What is your company’s culture? While individual teams may have their subcultures, business culture is always influenced by the broader organization’s values, purpose, and goals. But where do you begin?
Company culture is never a one-size-fits-all answer, but there are some simple, concrete company culture concepts you can put in place now to boost your organization’s immediate and long-term performance. Let’s get started!
Workers are not the only ones who profit from transparency. Transparent business cultures have an impact on the whole company and result in highly engaged employees. In addition, healthy business culture is built on the foundation of trust. If you desire an open and transparent corporate culture, the first step is to equip your staff with contemporary communication and collaboration tools.
Outdated communication technologies may be a significant obstacle to openness, mainly if you operate across many locations and with remote personnel. Therefore, your team must have a simple and effective means to communicate with one another and exchange critical information.
Aside from strengthening your communication and collaboration tools, another critical step to take is to set your default to transparency.
It is essentially a conceptual transition, not a practical one. Instead of asking, “Is it essential to reveal this?” ask, “Is it necessary to hide this?”
It’s that simple.
Recognize And Recognize Significant Contributions
Did you know that firms that prioritize a recognition-rich culture have much lower turnover rates?
Employees who do not feel acknowledged are twice as likely to leave their job within a year, while the top 20% of organizations with a recognition-rich culture have a 31% lower turnover rate.
How much money will a 31% decrease in turnover rate save your company? There’s a lot more to it than you realize.
You can have that type of influence on your turnover rate if you want to. So here’s our first recommendation: Determine particular actions and outcomes consistent with your company’s aims and values, then acknowledge and reward such behaviors as often as possible.
Most importantly, include everyone! Employee appreciation does not have to come only from the top. It’s frequently much more powerful when it comes from everyone—leaders, peers, and everyone else.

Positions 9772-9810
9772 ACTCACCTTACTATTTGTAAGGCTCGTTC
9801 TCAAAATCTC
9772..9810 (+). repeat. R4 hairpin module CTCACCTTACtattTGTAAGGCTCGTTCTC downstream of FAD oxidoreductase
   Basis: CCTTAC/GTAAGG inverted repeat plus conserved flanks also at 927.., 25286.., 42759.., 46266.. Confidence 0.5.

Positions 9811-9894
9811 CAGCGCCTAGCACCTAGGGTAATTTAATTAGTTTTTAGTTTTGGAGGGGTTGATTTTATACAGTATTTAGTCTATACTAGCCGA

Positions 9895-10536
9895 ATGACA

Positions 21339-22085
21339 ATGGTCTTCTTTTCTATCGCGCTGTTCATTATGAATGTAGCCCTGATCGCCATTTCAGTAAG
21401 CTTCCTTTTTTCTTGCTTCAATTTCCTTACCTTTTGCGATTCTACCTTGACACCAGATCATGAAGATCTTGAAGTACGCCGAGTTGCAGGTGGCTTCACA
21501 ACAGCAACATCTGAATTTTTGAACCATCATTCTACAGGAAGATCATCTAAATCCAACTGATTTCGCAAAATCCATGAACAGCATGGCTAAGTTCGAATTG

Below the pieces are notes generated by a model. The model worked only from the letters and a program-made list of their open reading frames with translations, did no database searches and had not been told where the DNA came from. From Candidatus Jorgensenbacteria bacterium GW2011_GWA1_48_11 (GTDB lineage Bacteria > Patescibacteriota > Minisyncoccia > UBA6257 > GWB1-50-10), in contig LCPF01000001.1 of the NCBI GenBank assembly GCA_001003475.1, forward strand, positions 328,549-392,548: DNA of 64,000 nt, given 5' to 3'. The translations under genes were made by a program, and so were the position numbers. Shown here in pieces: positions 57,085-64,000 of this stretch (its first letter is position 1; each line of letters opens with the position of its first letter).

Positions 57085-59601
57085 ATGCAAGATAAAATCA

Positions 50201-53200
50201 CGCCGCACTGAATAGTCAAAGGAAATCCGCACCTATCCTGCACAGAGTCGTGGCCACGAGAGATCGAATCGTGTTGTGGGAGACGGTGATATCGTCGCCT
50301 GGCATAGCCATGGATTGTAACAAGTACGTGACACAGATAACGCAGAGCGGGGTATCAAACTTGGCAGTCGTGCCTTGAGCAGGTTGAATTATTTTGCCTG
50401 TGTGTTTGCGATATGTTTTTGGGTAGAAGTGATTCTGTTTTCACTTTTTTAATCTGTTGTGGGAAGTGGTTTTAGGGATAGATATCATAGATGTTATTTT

The most successful way to instill recognition in your culture is via peer-to-peer recognition. Peer-to-peer acknowledgment also significantly minimizes the management overhead necessary to ensure that everyone is acknowledged for their efforts. According to a recent customer study, 88 percent of respondents spend little more than 2 hours per month on Bonusly administration! (If that doesn’t persuade your leadership team to invest in recognition, maybe our webinar will gain executive buy-in.)
Employee recognition is also an excellent approach to naturally strengthen employee connections, which is the next stage in creating an amazing corporate culture.
Work Well With Your Colleagues
Great connections drive employee engagement at work, but it does not happen by accident. Building great colleague connections requires time, effort, and, on occasion, specialized team-building activities.
More importantly, staff should not make it a habit to disperse as their supervisor reaches the water cooler.
Research shows that you could profit from doing the opposite—creating environments that promote and even induce “collisions.”
Consider your own organization’s physical and cultural environments. In addition to offering locations for concentration, productivity, and cooperation, these collision zones are something that many companies overlook.
Consider your lunch source. If so, how big is it? Is there just a microwave and everyone eats at their desk? If you’re on teams that don’t regularly communicate, eating lunch together is one of the simplest ways to get to know your coworkers, and it’s a low-cost and straightforward approach to foster relationship development.
Even if your company is hybrid or remote-first, you may stimulate spontaneous cooperation and collision zones!
Encourage And Support Employee Autonomy
Nobody enjoys being micromanaged at work. It’s unproductive and inefficient, and it does nothing to instill faith in your company’s culture.
You hired them. Therefore you should have faith in their ability to handle their obligations efficiently!
Allowing employees to exercise choice, abandoning the 40-hour workweek notion, building autonomous work teams, offering decision-making possibilities, and reigning in overbearing managers and colleagues who tend to hover or intimidate others are all methods to promote employee autonomy.
Embracing your team’s autonomy enables them to make the often challenging but very gratifying transition from being held responsible for their obligations to assuming responsibility as they begin to take on and own their projects.
Many businesses have come to see the need to give their staff more freedom. It has the potential to boost morale and minimize turnover.
Workplace flexibility may refer to various activities, such as a parent leaving for a few hours to attend a school event, work-from-home options, or an employee taking a much-needed sabbatical.
If you’re not sure where to begin when it comes to developing a flexible working strategy, here are some suggestions.
A genuinely great corporate culture will always be a work in progress, growing in sync with your organization and its employees, which is why it is up to you to direct that development and which of these measures to adopt first!